CHICAGO — President Donald Trump’s surprise announcement of across-the-board 25% tariffs on imported steel could provoke retaliation without bringing idled mills in the US back to life.
It could also give integrated mills a leg up on their mini-mills competitors, one industry analyst said.
Mini-mills are traditionally thought of as the low-cost producers on the US steel scene.
Despite such potential unintended consequences, the president has shown little sign of backing down from his position that draconian measures are needed to stop steel imports.
“We must protect our country and our workers. Our steel industry is in bad shape. IF YOU DON’T HAVE STEEL, YOU DON’T HAVE A COUNTRY!” the president tweeted on Friday March 2.
The World Trade Organization warned that US tariffs steel and aluminum imports - Trump is also seeking 10% duties on foreign aluminum - could spark a trade war.
“The WTO is clearly concerned at the announcement of US plans for tariffs on steel and aluminium,” WTO director-general Roberto Azevêdo said. “The potential for escalation is real. ... A trade war is in no one’s interests.
Trump has said he will sign an order putting the tariffs into action within the next week.
Capacity not increasing - yet
Good indicators of whether tariffs might bring steel jobs back are U.S. Steel’s Granite City Works in Illinois and AK Steel’s Ashland Works in Kentucky, industry sources said.
“We applaud the Administration for their announced plans to issue tariffs on imported steel, however it is too early for us to make any decisions about restarting operations, as we need to assess possible short- and long-term impacts,” an AK spokeswoman said in an email to American Metal Market on Friday.
U.S. Steel did not respond to a request for comment.
Granite City and Ashland Works have been idled since 2015.
Big River Steel, a mini-mill, also indicated that its expansion plans - the company has said it plans to double capacity - would not be impacted by any Section 232 outcome.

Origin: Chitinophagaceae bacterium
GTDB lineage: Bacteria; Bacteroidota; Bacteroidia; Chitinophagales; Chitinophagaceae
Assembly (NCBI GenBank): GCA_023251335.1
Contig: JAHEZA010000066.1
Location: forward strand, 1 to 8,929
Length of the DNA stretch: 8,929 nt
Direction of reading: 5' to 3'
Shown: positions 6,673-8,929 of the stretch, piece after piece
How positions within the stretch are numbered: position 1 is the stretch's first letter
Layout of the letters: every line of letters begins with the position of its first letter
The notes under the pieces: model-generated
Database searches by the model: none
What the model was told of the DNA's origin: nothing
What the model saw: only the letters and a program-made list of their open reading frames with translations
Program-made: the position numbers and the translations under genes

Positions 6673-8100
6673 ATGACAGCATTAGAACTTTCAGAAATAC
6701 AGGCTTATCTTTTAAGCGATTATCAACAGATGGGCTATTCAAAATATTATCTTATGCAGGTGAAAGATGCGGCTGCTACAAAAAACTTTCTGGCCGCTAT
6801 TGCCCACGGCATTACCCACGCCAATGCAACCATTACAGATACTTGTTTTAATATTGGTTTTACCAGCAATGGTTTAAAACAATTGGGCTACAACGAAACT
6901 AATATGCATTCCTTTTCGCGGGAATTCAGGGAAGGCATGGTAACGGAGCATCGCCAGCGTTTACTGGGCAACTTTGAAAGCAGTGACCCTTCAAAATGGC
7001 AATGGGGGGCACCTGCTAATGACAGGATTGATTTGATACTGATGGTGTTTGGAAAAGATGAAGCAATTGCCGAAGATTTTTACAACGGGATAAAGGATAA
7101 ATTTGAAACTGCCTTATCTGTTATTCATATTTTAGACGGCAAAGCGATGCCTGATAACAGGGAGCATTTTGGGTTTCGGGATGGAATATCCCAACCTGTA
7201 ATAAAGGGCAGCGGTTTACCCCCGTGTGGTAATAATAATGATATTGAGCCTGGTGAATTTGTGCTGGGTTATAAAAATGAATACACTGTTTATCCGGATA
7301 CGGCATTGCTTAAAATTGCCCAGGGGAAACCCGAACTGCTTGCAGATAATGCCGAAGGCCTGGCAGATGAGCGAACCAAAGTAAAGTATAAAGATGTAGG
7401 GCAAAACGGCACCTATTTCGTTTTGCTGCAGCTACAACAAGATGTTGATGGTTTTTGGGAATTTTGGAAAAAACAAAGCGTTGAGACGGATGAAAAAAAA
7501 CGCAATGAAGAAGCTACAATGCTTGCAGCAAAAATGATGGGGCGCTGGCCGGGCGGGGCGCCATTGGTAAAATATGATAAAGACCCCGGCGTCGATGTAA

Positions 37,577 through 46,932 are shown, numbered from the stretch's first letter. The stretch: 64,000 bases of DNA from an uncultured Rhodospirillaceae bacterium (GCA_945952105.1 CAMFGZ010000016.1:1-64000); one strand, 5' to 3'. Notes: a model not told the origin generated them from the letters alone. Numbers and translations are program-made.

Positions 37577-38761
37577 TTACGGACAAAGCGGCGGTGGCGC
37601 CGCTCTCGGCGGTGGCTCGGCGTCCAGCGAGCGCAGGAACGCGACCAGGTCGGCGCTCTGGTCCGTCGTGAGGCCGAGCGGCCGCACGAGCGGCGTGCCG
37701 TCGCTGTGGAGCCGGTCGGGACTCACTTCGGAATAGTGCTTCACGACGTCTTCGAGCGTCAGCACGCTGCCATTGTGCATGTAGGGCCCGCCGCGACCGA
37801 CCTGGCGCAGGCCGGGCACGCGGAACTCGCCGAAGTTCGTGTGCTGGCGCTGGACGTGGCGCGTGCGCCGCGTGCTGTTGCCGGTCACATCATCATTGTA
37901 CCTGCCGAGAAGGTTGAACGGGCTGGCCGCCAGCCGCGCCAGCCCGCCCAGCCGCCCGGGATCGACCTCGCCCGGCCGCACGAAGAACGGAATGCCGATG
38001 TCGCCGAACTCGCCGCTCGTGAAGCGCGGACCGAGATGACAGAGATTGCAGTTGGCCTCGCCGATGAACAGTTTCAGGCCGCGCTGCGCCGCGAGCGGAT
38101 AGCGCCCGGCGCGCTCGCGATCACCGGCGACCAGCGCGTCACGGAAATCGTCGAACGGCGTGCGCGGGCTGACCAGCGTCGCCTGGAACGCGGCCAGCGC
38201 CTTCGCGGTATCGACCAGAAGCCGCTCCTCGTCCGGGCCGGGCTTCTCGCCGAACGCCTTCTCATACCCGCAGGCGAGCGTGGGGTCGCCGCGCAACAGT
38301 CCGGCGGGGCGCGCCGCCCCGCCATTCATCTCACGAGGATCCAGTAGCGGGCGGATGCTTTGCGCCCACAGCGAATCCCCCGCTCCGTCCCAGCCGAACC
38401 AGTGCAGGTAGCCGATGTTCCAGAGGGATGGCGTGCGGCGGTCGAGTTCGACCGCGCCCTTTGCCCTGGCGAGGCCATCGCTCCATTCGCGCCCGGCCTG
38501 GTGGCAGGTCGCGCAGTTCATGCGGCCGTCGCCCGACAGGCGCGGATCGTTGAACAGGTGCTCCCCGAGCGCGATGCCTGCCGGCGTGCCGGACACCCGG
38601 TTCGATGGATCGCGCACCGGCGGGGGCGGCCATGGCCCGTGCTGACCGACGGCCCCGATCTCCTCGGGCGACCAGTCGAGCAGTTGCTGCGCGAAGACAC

"Big River Steel, like all growth-oriented companies, continually evaluates market opportunities. Our focus is on the successful operations of our mill in Osceola, Arkansas. That is where our attention will remain for the foreseeable future," chief executive officer David Stickler said in a statement to American Metal Market on March 2.
Winners and losers
Tariffs could benefit some US mills while hurting others.
“This could have some serious unintended consequences,” said Russell Egge, founding partner of research consulting firm Egge & Alexander Associates, told American Metal Market on Friday.
It is not yet clear how many tons will be impacted by the tariffs given that the scope of the Section 232 action is uncertain. But prices for prompt scrap are likely to rise quickly if US mills - flat-rolled mini-mills, in particular - have to ramp up production quickly to meet increased demand, Egge said.
Prompt scrap, their primary feedstock, has become less abundant as mini-mill capacity has expanded, and generation of it is less elastic than that of obsolete grades. Scrap alternatives such as direct-reduced iron and pig iron over time could alleviate any spike in prompt scrap prices. But an increase in virgin iron alternatives won’t happen overnight, Egge said.
The result: “The cost to produce a ton of steel in an [electric-arc furnace] mill could increase, and it could increase dramatically,” he said.
Integrated mills have more control of their production costs because two of three major integrated steelmakers in the US own their own mines and because, on the scrap front, they use obsolete grades that are collected in greater volume when prices are higher, he said.